May 31, 1948– The Vanport Flood
You probably think of Portland as a pocket of liberalism, the eccentric sister to Seattle and San Francisco. Portland’s whiteness is often treated as a joke, but its lack of diversity is very real. In a city of nearly one million, only six percent are African-American and nine percent Hispanic.
When Oregon was admitted to the Union in 1859, it was the only state whose Constitution explicitly forbade black people from living, working or owning property. Until 1927, it was illegal for black people to move into the state. Whites looking to escape the South after the end of the Civil War moved to Oregon, which billed itself as a sort of white utopia. In the 20th century, Oregon had an especially active Ku Klux Klan, with over 15,000 members, 10,000 in Portland. The KKK’s influenced businesses and politics; they were even successfully ousted its sitting governor, replacing him with an outspoken segregationist. Most high-ranking members of local and statewide offices were associated with the KKK. Portland was one of the most segregated American cities well into the 1970s.
You have probably seen or heard this horrible story. Last Friday, a white supremacist, Jeremy Christian, verbally assaulted and threatened two teenage girls, one wearing a hijab, on a MAX train, then turned his rage on the three men who stepped in to try and calm him. In a rage, Christian cut the throats all three men. Ricky Best, 53-years-old, an Army vet and a city employee, and 23-year-old Taliesin Myrddin Namkai-Meche, a recent graduate of Reed College, died from their injuries. The third man, Micah David-Cole Fletcher, a 21-year-old poet, went home from the hospital last night. A GoFundMe account for Fletcher and the families for Best and Namkai-Meche has raised more than one million dollars.
Christian had been showing up lately at Portland protests spouting racist rants. He had started a fight with a woman at a MAX station the day before he murdered the two men, throwing a plastic bottle at an African-American woman, who then sprayed him with mace.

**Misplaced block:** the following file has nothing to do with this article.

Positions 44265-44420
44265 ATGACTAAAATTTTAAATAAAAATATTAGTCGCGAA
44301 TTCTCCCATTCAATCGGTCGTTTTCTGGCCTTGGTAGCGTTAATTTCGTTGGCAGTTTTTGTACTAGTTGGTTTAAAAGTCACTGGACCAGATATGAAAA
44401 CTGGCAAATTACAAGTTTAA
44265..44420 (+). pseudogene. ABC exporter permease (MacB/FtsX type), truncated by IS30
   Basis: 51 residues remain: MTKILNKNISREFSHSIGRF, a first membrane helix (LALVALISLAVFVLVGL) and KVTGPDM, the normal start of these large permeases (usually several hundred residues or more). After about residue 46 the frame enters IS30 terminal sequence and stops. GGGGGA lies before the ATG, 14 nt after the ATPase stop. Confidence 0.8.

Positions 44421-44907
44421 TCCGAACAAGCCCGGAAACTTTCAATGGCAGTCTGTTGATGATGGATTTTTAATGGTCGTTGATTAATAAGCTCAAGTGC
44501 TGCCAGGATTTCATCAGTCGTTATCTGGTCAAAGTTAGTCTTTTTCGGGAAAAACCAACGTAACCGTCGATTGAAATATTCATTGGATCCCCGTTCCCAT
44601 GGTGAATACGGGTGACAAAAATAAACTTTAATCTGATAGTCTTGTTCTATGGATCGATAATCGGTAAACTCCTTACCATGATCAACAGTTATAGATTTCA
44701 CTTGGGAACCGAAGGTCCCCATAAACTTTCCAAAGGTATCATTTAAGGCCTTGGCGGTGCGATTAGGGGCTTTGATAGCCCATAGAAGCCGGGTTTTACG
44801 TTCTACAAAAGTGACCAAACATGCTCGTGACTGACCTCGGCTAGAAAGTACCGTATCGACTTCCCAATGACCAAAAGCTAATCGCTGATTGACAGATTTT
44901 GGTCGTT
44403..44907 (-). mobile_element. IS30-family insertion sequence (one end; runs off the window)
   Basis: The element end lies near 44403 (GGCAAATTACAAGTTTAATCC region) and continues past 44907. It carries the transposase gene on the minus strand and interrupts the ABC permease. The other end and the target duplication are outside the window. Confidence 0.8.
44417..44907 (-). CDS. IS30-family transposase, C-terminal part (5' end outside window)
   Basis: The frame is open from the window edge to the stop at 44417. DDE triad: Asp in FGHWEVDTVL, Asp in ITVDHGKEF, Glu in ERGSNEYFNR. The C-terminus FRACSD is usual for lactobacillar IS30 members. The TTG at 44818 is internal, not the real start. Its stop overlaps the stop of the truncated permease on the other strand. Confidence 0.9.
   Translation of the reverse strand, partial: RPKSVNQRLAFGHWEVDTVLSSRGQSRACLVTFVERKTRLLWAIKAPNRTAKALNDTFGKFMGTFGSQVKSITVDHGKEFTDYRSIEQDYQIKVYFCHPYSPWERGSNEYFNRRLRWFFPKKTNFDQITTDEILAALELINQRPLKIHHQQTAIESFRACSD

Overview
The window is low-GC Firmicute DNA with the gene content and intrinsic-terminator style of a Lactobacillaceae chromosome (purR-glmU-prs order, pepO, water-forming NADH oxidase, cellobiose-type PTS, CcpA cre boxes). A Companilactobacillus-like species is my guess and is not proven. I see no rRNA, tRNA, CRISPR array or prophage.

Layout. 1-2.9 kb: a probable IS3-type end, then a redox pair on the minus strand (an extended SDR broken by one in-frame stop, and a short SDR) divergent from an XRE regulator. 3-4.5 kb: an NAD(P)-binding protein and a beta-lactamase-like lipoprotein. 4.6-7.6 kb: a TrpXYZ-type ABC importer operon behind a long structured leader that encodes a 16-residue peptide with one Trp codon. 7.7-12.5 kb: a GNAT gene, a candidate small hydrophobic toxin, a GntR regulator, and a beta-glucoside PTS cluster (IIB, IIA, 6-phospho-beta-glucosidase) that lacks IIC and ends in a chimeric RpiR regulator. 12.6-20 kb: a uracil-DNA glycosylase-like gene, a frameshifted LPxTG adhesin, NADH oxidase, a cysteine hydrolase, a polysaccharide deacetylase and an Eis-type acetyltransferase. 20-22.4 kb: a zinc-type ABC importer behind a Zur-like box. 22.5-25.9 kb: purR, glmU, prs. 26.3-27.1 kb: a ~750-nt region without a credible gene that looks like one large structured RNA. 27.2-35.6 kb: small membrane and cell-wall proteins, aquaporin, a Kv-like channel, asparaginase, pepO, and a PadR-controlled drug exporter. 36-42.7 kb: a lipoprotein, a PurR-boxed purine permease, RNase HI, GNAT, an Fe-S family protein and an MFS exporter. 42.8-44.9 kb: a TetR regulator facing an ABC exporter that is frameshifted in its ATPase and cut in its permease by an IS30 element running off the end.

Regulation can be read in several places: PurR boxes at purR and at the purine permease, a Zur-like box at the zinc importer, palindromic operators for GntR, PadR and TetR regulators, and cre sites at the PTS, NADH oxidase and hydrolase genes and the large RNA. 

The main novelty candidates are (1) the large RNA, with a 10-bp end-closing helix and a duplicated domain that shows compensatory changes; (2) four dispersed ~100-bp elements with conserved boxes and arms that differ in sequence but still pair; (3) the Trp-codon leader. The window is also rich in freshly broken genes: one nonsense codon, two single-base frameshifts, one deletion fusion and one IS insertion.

Many are drawing a correlation between POTUS’s racists rhetoric and the rise in the harassment of American Muslims and the Portland attacks. The incident sparked outrage and heartbreak across the country, but it drew no comment from POTUS until three days after the fact, even though he found time to Tweet about his recent trip to the Middle East and congratulating a man in Montana who assaulted a reporter. He finally managed to Tweet this yesterday, but has yet to acknowledge the victims by name:
“The violent attacks in Portland on Friday are unacceptable. The victims were standing up to hate and intolerance. Our prayers are w/ them.
President Trump (@POTUS) May 29, 2017″
If you think that riding light-rail in Portland is frightening, well sometimes it can be, but mostly, I enjoy riding the MAX train. The bus always seems to have the odor of diesel, sweat and a slight hint of moisture, but the MAX is electrically powered and usually clean. I find the sound and the motion of the train to be pleasing.
I have a fantasy that I live in Westchester County and work in Manhattan, and the wife and kids pick me up at my train stop in the family station wagon. In reality, the wife is a husband and the kids are canine, and except for the whiskey, my life is not Mad Men.
l live with low grade Obsessive-Compulsive Disorder that includes a driving need to have “my seat” on the train: right hand side, very front, behind the operator, the only single seat on the train. If I don’t get this spot I can become grouchier than usual.